According to reports, the devices could have been infected even without users picking up the hacker's call.
Matthew Hickey, a security researcher and co-founder of the cybersecurity firm Hacker House has told Sputnik about possible ways to solve the problem.
Matthew Hickey: WhatsApp and Mobile Messaging applications today are just as vulnerable to computer exploits today as desktop computers were in the past. The recently reported spying utility KARMA operated by former US NSA intelligence contractors in the Middle East reportedly used similar exploits to the WhatsApp issue.
These exploits are often used to obtain sensitive information for espionage purposes. Google Project Zero extensively audited the WhatsApp code and shared its findings. Independent researchers looked as well. Despite these efforts, occasionally vulnerabilities like the announced WhatsApp flaw surface.
Sputnik: Is there a possibility that the upgrade won't help?
Matthew Hickey: The WhatsApp upgrade will certainly prevent exploitation of this known flaw, however, how many of us really inspect devices for other signs of attacks? Kaspersky is one of the few mobile vendors who worked recently with the EFF to enhance spyware detection capabilities. This was a milestone as many vendors are simply not even looking for spyware of this nature and much of it goes undetected.
It is important to understand that although you are protecting against this one vulnerability, what happens if one of your other applications is attacked? Do you regularly sweep your smartphone with anti-virus tools?
Sputnik: It took time to detect the spyware, what kind of programme it is?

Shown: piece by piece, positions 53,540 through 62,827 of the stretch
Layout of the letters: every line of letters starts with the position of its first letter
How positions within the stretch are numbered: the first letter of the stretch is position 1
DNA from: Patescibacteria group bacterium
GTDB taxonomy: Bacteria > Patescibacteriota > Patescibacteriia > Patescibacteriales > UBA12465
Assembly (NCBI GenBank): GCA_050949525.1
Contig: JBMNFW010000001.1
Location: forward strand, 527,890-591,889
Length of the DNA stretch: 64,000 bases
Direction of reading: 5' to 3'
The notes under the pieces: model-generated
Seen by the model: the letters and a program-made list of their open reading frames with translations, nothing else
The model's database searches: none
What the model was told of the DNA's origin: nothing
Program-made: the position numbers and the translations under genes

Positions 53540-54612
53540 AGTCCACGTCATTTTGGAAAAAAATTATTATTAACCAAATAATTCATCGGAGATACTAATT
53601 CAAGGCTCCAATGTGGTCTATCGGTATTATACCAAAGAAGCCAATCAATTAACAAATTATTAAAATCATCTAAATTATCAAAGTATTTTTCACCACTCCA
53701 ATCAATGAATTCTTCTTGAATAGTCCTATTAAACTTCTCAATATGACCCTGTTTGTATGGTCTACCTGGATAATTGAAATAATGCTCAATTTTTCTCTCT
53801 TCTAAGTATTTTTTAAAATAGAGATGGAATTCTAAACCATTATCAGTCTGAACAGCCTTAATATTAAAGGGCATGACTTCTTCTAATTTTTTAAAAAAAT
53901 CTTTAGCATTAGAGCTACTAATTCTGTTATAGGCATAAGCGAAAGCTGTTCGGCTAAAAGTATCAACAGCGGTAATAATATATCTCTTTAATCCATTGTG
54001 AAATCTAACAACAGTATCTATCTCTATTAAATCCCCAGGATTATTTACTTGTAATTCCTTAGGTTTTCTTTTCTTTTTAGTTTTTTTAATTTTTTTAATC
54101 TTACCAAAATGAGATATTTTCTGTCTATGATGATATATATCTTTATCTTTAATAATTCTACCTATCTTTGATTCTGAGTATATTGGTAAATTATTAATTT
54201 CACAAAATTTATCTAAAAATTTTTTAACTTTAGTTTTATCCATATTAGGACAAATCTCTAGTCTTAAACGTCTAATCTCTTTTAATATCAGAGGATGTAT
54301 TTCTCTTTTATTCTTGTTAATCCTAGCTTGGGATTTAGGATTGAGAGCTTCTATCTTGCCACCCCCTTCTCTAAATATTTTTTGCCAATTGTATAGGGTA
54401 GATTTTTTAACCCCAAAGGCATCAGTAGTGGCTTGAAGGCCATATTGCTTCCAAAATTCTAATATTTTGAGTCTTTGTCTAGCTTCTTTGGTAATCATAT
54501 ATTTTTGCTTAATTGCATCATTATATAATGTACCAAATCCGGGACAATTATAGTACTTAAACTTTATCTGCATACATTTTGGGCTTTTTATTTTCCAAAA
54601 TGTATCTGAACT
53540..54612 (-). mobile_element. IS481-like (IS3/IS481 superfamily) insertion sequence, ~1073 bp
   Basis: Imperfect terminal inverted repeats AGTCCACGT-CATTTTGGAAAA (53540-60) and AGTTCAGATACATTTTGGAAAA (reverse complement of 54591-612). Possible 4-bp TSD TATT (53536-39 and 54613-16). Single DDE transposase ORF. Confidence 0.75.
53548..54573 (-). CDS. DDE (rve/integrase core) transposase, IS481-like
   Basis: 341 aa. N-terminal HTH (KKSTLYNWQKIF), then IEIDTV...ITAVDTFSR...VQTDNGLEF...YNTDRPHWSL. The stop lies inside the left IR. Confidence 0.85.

Matthew Hickey: Valuable exploit information of this nature is used sparingly and in situations where detection is not likely to be noticed, many such tools are sold with unique requirements that prohibit distribution or use in specific ways — this means an attack of this nature could be seen as expensive for an individual but cheap for a global corporation.
This attack is one that was detected that was still being exploited in the wild — this shows that perhaps the persons responsible for it were not selective enough in their application. It is rare for a remote code execution attack that impacted mobile devices to publicly be disclosed, however dozens of attacks occur in the wild each year and the nature of data targeted by attackers continues to become ever more personal.
Sputnik: WhatsApp has alerted US law enforcement to the exploit, and published a "CVE notice" to other cybersecurity experts alerting them to "common vulnerabilities and exposures". What steps by the government do you expect?
Matthew Hickey: WhatsApp alerting US law enforcement and publishing CVE details will help other vendors and software companies understand the risks and lessons learned during this incident. Government action should also be to investigate the widespread usage of mobile applications that they depend upon.
The French government created a private network for ministers that was breached on the first day, so it's important that globally we understand that the threats are advanced.
Sputnik: What can you say about NSO Group, involved in several scandals of this kind recently?
In the wrong hands a WhatsApp vulnerability like the one disclosed today could have been used in a more global incident like WannaCry, but impacting us all much more personally. It's important that you ensure patches are applied and consider using security solutions to safeguard all your personal data.
Views and opinions, expressed in the article are those of Matthew Hickey and do not necessarily reflect those of Sputnik.